As a nation of sports fans, we love watching the NFL. And one of the things we love most about it is the parity — it seems like any year, anything is possible. Any team can win.
Yes, we love our football. but we are absolutely awful about picking who is going to be good. And that applies to the preseason NFL markets at sportsbooks everywhere. Last year the Eagles got very little credit before the season. Same with the Rams, who were monster underdogs to win their division. The Vikings and the Jaguars fell into that category, as well. The Bills made the playoffs, for God’s sake.
Tommy Gilligan-USA TODAY Sports.
We need to do a better job admitting to ourselves that it’s really tough to figure out who is going to be successful year in and year out (except maybe the Patriots, and they’re usually minus-a-million to do anything).
Take a look at NFL win totals. Last year, 14 of the 32 teams finished at least three games off from their win-total prediction (either better or worse). These are not tight numbers. The Rams’ projected win total last year was 5.5. Jacksonville’s was six.
We don’t know anything.
These very imperfect win total predictions and ratings are what drive all of the look-ahead/futures markets for the NFL. There are spreads set for games in the future based on numbers we basically know aren’t going to be right, or even close, really.
So when I tell you I like an NFL game, and not just any game, but a game more than three months from now, you will probably think I’m crazy or just full of it. But hear me out.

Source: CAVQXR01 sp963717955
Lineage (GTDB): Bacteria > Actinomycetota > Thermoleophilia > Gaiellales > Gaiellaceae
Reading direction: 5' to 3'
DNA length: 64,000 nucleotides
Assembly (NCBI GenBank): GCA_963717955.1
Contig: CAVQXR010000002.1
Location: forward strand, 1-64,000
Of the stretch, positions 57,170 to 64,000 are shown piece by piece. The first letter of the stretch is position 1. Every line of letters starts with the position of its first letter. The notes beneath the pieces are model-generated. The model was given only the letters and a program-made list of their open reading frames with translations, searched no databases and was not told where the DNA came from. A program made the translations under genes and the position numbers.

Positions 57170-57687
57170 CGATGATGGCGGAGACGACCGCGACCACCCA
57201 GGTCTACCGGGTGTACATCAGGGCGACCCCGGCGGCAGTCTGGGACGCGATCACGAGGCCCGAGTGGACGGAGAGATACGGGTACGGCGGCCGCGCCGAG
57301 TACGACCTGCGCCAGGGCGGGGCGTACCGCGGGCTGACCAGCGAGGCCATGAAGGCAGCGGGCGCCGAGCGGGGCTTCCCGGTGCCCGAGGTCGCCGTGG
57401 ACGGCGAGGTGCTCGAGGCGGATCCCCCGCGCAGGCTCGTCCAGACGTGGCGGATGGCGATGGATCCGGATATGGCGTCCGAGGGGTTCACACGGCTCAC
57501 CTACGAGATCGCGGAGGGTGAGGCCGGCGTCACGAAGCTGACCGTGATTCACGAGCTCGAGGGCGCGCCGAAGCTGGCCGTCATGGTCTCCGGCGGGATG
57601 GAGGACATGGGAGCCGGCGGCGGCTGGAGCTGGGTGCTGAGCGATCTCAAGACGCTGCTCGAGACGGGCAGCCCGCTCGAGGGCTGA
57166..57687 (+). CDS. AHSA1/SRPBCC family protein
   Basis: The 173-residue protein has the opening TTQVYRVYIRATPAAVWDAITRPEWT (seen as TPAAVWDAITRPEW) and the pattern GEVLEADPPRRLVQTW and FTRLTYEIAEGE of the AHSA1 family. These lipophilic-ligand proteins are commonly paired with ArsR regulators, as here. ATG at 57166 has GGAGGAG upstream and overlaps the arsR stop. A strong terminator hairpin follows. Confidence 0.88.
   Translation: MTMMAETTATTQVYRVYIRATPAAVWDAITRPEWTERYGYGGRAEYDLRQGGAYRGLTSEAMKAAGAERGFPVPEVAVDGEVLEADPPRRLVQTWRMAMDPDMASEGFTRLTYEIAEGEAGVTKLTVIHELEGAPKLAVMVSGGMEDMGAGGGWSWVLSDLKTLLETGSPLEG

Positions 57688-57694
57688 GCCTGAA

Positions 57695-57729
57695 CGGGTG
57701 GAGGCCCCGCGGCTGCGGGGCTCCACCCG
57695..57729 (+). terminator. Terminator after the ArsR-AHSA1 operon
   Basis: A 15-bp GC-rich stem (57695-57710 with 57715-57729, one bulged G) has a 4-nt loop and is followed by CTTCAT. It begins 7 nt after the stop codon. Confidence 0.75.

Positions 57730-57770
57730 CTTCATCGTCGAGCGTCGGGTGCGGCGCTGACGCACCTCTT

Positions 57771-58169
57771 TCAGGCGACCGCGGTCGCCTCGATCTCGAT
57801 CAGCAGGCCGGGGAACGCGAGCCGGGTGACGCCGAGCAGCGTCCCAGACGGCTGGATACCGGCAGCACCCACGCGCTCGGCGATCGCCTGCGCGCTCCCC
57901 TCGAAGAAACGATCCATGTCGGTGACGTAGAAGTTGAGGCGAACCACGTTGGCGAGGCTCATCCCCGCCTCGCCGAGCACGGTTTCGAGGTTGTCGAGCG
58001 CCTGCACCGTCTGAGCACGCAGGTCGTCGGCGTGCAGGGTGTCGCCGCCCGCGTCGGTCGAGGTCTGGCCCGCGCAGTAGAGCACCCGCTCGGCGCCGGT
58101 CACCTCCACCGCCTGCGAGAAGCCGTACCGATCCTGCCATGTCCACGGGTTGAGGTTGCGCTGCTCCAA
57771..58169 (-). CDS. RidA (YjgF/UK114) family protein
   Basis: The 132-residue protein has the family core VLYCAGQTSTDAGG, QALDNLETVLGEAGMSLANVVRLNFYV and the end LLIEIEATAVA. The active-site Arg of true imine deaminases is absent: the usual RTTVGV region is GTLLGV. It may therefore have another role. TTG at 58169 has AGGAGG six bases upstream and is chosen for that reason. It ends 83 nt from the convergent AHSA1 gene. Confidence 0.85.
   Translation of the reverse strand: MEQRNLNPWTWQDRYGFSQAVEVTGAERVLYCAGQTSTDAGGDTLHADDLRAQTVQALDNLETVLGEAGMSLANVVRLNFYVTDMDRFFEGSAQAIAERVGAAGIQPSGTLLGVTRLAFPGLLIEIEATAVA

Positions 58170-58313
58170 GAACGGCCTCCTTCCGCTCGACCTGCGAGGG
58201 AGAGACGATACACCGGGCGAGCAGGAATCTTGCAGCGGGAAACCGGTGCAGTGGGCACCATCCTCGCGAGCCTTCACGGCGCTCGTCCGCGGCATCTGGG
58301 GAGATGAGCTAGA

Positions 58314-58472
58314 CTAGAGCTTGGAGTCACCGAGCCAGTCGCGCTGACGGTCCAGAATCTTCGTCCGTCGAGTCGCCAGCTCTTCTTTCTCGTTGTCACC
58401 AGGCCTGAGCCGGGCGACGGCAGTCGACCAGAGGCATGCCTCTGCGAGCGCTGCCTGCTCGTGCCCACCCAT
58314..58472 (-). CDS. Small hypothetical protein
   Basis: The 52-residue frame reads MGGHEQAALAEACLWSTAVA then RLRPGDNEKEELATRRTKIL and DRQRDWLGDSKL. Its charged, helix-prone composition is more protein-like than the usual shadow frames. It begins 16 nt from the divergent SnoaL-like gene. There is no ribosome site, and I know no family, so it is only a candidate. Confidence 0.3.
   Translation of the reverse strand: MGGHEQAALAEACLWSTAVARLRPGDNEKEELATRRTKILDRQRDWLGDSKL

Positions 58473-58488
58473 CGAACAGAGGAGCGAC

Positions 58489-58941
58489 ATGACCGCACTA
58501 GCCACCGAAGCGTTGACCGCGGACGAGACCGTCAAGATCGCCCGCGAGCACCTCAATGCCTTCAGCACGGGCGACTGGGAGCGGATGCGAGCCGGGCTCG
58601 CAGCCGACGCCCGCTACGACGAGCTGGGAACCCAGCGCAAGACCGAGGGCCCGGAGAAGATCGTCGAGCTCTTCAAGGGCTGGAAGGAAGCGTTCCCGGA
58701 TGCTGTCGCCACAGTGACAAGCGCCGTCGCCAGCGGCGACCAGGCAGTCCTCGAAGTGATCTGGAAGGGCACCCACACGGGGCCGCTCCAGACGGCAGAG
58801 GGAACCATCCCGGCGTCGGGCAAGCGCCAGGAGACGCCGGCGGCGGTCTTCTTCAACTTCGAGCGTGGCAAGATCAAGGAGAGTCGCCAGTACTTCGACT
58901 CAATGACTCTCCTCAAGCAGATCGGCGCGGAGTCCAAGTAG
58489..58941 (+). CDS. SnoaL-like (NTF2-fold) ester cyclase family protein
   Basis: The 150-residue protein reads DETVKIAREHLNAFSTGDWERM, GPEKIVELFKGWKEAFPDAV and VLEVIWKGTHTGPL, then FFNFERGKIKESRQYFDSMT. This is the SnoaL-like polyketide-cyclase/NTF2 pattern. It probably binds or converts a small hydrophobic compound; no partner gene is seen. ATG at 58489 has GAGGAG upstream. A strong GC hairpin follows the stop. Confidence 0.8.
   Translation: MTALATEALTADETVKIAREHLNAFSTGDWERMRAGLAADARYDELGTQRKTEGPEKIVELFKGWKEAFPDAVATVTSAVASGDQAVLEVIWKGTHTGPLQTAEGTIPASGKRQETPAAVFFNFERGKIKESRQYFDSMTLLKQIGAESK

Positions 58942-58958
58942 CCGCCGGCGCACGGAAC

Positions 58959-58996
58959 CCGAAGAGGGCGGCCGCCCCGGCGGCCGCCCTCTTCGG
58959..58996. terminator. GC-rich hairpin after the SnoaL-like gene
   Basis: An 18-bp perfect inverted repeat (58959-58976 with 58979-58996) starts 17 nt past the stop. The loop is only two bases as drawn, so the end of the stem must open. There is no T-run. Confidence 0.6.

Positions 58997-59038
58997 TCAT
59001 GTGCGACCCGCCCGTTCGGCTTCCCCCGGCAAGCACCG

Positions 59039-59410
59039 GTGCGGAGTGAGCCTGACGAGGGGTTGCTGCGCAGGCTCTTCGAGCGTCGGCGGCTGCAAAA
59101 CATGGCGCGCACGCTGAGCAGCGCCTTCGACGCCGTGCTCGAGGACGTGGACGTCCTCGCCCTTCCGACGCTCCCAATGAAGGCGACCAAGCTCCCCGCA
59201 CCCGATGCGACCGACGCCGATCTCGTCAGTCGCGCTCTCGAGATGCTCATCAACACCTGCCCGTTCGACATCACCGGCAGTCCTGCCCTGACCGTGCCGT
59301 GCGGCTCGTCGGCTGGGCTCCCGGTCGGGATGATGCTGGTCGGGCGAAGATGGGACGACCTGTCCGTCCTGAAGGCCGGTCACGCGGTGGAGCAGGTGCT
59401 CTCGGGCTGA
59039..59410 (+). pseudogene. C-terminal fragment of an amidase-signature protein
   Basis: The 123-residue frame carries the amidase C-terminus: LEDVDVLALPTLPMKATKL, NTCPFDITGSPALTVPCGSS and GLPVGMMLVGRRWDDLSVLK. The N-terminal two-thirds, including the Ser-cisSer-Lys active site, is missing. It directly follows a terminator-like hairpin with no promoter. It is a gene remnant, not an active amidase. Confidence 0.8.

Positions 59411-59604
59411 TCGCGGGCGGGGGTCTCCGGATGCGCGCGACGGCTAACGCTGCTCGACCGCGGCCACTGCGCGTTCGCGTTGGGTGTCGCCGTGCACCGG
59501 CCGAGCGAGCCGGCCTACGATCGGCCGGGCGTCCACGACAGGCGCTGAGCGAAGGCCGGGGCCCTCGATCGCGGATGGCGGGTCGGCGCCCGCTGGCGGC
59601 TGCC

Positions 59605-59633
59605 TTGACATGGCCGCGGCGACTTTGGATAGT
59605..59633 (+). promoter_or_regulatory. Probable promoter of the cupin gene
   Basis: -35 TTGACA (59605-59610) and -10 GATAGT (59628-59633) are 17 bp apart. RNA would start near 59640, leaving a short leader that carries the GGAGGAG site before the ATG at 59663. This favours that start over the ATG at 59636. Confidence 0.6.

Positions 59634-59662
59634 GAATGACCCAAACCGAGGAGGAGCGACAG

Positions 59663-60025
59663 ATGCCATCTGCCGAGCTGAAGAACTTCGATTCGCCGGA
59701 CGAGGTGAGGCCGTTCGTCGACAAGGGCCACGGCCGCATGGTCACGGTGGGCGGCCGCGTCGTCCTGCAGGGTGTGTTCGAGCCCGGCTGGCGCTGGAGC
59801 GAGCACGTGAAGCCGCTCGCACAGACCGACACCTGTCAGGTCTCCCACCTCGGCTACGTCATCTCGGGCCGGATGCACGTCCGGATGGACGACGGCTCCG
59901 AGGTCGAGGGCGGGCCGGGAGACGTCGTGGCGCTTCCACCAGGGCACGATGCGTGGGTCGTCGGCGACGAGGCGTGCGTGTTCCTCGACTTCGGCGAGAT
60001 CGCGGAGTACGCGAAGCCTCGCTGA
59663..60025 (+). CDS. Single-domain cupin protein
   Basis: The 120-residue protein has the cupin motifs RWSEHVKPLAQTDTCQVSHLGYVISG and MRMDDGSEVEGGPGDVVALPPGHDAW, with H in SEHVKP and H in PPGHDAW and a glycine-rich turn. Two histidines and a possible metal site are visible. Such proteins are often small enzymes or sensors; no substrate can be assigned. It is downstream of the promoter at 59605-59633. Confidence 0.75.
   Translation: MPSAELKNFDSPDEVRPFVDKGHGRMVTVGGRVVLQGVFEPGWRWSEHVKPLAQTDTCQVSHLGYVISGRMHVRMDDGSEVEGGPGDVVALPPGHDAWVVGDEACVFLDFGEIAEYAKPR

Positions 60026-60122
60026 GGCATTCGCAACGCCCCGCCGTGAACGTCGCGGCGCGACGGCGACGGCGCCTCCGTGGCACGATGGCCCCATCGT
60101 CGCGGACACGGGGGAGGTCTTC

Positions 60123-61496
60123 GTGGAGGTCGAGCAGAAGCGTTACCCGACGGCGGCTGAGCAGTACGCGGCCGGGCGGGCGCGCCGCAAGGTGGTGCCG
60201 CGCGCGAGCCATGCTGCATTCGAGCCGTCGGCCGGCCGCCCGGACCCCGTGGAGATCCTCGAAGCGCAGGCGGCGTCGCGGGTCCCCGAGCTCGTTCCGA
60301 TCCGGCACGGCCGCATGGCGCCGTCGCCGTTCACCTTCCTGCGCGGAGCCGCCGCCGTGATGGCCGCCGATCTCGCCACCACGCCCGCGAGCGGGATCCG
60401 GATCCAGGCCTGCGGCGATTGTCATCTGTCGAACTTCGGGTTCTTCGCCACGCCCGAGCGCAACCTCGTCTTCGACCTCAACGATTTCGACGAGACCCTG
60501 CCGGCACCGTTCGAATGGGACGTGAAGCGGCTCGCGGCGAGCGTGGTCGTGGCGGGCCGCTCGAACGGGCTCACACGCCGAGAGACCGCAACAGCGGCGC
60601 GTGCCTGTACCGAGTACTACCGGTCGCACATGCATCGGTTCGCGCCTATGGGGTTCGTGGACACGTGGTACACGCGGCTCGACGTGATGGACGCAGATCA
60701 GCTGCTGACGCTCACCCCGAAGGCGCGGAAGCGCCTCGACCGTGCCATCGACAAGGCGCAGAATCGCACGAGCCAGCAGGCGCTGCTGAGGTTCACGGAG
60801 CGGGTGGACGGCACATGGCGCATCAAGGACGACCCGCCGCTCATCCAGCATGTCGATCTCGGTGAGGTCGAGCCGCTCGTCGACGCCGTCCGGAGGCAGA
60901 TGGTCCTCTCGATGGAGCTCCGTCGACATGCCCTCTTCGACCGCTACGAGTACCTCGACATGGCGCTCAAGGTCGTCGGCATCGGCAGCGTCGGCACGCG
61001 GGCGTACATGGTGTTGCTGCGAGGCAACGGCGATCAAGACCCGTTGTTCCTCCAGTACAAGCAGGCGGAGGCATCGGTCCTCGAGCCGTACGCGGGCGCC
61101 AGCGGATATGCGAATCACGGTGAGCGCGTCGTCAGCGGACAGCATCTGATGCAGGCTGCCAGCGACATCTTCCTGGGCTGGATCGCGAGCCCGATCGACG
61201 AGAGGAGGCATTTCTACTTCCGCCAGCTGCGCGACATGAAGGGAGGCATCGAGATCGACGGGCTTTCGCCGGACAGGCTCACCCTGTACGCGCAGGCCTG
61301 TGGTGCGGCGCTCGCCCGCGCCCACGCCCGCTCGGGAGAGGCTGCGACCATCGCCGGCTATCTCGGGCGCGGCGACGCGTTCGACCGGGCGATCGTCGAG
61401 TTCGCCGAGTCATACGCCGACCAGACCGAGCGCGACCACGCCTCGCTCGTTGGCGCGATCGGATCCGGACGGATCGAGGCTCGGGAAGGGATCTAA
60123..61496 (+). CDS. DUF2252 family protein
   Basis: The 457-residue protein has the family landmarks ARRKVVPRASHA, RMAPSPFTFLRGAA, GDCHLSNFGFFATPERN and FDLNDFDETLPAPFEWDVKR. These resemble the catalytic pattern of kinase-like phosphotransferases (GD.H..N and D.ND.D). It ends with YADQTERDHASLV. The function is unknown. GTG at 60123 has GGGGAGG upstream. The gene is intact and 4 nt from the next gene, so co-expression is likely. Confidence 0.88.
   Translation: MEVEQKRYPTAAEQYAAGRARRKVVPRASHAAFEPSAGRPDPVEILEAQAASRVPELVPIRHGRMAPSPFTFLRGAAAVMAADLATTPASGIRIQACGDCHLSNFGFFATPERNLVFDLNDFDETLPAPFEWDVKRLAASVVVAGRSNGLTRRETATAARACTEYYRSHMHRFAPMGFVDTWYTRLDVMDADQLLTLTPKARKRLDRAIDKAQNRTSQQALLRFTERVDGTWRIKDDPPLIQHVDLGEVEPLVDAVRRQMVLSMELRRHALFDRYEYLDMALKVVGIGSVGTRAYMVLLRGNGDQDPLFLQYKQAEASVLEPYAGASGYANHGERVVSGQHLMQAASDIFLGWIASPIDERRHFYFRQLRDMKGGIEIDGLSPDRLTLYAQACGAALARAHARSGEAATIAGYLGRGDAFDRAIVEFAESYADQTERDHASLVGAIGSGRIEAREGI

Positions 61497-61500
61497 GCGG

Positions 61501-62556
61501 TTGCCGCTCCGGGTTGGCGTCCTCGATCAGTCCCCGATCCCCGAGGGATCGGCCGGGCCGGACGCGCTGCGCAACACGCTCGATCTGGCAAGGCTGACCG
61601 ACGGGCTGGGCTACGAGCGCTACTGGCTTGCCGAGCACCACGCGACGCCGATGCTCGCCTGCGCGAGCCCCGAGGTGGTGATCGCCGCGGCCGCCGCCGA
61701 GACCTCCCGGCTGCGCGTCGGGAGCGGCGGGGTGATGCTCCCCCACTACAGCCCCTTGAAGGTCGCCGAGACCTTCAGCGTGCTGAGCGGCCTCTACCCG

I like the Cardinals in a Thursday night game on Oct. 18. They are hosting Denver. Arizona is currently a one-point home underdog. It’s a game that couldn’t stand out less in terms of its appeal or star power.
We won’t really know how good those teams are by then. We may not know who each team’s quarterback is by then either. Will Sam Bradford or Josh Rosen be starting for Arizona? Will Case Keenum be starting for Denver, or will he have reverted to old Case Keenum, and they’re giving Paxton Lynch another go instead? We don’t know much. So how can I make this bet?
I’m basically assuming nothing, which means I’m assuming these are two average teams. Because, again, we know nothing.
Now, here are some things I do know.
- I know that home teams cover about 54% of the time since Thursday Night Football started in 2006, according to Bet Labs. Small advantage Cardinals.
- I know that when the spread is within a field goal (three points each way), the home team’s cover percentage goes to 33-24-2 (12.2% ROI) on Thursdays.
- This spread may not close in that range, but I think it’s more likely to move toward the home team than away from it, so either it qualifies for this trend or I get a lot of closing line value.
- The Broncos don’t have their bye until Week 10 this year. Starting in Week 4, they play on a Monday night against the Chiefs, then travel on a short week to the Jets, then back to Denver to play the Rams, before flying on a short week to … oh look, Arizona.
- We already know NFL players hate playing on short weeks; they complain about it constantly. Well, playing on a short week is a one-off, essentially, something that doesn’t repeat within a season for most teams. How about playing on short weeks for a month with constant travel?
I’ll do the math for you: A professional football team is being asked to play four games in 18 days. The Broncos play Arizona in the fourth game, and they are currently favored in that game. That just seems wrong.
So again, we might be way off on Denver, or Arizona, or any NFL team for that matter. We don’t know a lot.
But I do know when any team has that type of schedule, and it’s playing a team that does not, and then I GET a point, I’m taking it.